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    Even though the files are regenerated, do they still contain exactly the same content?

    I mean, if the schema doesn't change, the generated cpp/h shouldn't change either.

    I'm not sure what ccache actually caches. If it's the output of "gcc -E" (the output of the pre-processor), then hopefully comments like "This was autogenerated by ... on ..." would not necessarily cause an otherwise identical source file to be recompiled.

    There's this, but I've never set one up myself.
    Distributed builds - Jenkins - Jenkins Wiki
    If you dance barefoot on the broken glass of undefined behaviour, you've got to expect the occasional cut.
    If at first you don't succeed, try writing your phone number on the exam paper.

  5. #5
    Officially An Architect brewbuck's Avatar
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    A frequently-changed header file that is included nearly everywhere is a design smell.
    Code:
    //try
    //{
    	if (a) do { f( b); } while(1);
    	else   do { f(!b); } while(1);
    //}

  6. #6
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    Quote Originally Posted by brewbuck View Post
    A frequently-changed header file that is included nearly everywhere is a design smell.
    I generally agree, but I did explain my situation in post #3. The DB classes also contain relationship data - collections of child rows, pointers to parents, etc. Even if I had one file per table/class, adding a new table with foreign keys would necessarily affect other files. In a side-by-side comparison, with all other things being equal, a single header/cpp per schema results in a faster build than file-per-table, probably because it requires less mass storage I/O.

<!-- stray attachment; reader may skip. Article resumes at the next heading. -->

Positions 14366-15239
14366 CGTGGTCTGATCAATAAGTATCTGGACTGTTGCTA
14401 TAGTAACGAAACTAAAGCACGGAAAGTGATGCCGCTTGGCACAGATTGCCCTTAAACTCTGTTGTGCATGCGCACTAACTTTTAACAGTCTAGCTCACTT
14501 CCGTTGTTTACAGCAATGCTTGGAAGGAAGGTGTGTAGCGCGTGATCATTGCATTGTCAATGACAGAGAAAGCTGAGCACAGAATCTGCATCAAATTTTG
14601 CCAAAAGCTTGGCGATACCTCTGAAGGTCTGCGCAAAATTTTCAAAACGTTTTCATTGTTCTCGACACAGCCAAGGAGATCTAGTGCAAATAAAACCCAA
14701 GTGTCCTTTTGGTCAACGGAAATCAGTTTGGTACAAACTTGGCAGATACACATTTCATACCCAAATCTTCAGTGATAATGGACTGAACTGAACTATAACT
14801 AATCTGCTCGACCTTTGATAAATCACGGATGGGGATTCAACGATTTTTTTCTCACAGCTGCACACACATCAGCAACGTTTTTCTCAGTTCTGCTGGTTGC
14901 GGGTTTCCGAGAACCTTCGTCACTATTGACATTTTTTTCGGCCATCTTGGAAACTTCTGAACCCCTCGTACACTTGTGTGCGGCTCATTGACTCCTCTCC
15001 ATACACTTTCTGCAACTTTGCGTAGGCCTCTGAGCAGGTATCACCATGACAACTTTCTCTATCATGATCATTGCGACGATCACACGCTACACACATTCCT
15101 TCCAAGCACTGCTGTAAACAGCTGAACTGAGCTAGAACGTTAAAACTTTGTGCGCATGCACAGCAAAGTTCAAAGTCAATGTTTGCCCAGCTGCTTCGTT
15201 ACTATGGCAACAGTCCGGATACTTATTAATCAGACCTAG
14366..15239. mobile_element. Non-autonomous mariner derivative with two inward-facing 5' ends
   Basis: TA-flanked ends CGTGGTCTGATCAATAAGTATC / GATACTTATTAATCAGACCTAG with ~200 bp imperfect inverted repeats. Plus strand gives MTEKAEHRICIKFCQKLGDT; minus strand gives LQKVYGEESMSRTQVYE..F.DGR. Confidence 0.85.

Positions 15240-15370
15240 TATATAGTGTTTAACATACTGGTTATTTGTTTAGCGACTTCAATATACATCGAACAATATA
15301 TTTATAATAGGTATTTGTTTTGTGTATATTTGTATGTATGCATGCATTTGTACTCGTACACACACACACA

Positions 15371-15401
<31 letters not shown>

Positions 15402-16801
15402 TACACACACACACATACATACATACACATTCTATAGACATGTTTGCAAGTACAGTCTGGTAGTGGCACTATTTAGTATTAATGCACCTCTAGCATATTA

I've played around with precompiled headers, and they seem to cut compilation time down by about 25%. Unfortunately, I have found no convenient way to have them generated automatically, using the CMake build system.
    What can this strange device be?
    When I touch it, it gives forth a sound
    It's got wires that vibrate and give music
    What can this thing be that I found?

  7. #7
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    One thing that I found that improved things, even more than I expected, was to switch to the gold linker. It brought my link time down about 48 seconds to about 22. I'll take improvements wherever I can find them.
    What can this strange device be?
    When I touch it, it gives forth a sound
    It's got wires that vibrate and give music
    What can this thing be that I found?

  8. #8
    Make Fortran great again
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    No cost: use a ramdisk.
    Cost but good investment: SSD.

    Edit: should clarify, when building in parallel with CPU power in excess, the bottleneck is clearly the disk I/O. Using an SSD can cut compile times in half easily. Ramdisk is even faster than an SSD, so.